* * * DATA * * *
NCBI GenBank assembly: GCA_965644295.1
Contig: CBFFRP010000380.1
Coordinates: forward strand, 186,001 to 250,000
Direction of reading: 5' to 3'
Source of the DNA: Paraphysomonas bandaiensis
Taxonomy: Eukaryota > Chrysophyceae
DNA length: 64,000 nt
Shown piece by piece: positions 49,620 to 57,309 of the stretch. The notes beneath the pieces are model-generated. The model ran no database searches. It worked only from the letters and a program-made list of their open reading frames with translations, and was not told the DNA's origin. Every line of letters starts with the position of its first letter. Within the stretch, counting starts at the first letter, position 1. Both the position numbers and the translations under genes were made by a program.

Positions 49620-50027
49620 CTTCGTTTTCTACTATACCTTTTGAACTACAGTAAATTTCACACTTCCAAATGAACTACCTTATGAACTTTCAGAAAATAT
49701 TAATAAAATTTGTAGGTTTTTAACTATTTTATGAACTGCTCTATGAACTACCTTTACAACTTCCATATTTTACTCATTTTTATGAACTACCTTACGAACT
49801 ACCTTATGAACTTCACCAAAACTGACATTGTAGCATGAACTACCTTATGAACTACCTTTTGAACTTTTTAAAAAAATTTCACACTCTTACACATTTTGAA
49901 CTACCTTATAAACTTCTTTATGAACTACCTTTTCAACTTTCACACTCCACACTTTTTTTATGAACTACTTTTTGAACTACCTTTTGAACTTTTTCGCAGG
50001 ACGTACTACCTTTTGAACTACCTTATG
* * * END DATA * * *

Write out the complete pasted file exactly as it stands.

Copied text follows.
NCBI GenBank assembly: GCA_965644295.1
Contig: CBFFRP010000380.1
Coordinates: forward strand, 186,001 to 250,000
Direction of reading: 5' to 3'
Source of the DNA: Paraphysomonas bandaiensis
Taxonomy: Eukaryota > Chrysophyceae
DNA length: 64,000 nt
Shown piece by piece: positions 49,620 to 57,309 of the stretch. The notes beneath the pieces are model-generated. The model ran no database searches. It worked only from the letters and a program-made list of their open reading frames with translations, and was not told the DNA's origin. Every line of letters starts with the position of its first letter. Within the stretch, counting starts at the first letter, position 1. Both the position numbers and the translations under genes were made by a program.

Positions 49620-50027
49620 CTTCGTTTTCTACTATACCTTTTGAACTACAGTAAATTTCACACTTCCAAATGAACTACCTTATGAACTTTCAGAAAATAT
49701 TAATAAAATTTGTAGGTTTTTAACTATTTTATGAACTGCTCTATGAACTACCTTTACAACTTCCATATTTTACTCATTTTTATGAACTACCTTACGAACT
49801 ACCTTATGAACTTCACCAAAACTGACATTGTAGCATGAACTACCTTATGAACTACCTTTTGAACTTTTTAAAAAAATTTCACACTCTTACACATTTTGAA
49901 CTACCTTATAAACTTCTTTATGAACTACCTTTTCAACTTTCACACTCCACACTTTTTTTATGAACTACTTTTTGAACTACCTTTTGAACTTTTTCGCAGG
50001 ACGTACTACCTTTTGAACTACCTTATG